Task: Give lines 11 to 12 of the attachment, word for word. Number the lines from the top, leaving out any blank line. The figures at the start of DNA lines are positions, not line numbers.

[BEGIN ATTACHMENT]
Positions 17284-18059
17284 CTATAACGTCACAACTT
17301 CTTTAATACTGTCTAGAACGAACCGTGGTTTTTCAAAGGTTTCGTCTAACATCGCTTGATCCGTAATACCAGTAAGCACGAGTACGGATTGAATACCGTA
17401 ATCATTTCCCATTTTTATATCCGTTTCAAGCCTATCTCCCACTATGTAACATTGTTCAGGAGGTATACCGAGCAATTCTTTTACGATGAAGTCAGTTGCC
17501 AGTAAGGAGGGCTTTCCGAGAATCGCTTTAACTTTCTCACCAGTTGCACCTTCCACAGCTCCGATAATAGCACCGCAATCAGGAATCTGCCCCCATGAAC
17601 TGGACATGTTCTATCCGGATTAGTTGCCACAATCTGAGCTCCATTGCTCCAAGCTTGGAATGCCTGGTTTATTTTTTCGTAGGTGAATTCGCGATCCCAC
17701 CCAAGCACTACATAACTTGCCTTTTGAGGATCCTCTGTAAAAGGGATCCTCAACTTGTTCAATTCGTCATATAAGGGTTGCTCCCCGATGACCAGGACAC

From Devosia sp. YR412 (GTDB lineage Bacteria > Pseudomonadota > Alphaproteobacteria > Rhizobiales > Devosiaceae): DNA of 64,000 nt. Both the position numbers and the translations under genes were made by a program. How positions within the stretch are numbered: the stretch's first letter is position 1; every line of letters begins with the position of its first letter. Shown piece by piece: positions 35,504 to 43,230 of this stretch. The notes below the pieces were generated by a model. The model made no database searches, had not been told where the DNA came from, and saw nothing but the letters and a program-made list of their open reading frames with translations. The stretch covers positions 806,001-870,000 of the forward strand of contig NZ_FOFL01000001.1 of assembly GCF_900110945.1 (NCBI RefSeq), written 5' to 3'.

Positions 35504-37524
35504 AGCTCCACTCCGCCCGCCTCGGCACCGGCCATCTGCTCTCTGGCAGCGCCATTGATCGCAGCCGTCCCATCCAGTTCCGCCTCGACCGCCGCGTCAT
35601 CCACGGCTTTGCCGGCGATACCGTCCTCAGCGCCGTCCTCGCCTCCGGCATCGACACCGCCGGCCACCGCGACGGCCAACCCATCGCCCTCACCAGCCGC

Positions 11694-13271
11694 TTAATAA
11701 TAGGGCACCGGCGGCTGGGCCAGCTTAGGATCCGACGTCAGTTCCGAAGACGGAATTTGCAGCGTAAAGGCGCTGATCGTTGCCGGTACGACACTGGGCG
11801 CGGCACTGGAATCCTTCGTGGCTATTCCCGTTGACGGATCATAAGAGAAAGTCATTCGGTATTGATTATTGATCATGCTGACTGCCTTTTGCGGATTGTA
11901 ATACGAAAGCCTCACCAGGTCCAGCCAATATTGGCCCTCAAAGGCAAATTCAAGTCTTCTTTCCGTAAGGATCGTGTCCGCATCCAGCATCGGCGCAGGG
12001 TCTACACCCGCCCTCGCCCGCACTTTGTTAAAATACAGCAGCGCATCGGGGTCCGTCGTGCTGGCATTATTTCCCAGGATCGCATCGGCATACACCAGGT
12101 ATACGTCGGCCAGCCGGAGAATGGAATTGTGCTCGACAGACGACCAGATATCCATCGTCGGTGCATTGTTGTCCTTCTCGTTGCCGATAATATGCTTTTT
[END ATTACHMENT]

35601 CCACGGCTTTGCCGGCGATACCGTCCTCAGCGCCGTCCTCGCCTCCGGCATCGACACCGCCGGCCACCGCGACGGCCAACCCATCGCCCTCACCAGCCGC

Positions 11694-13271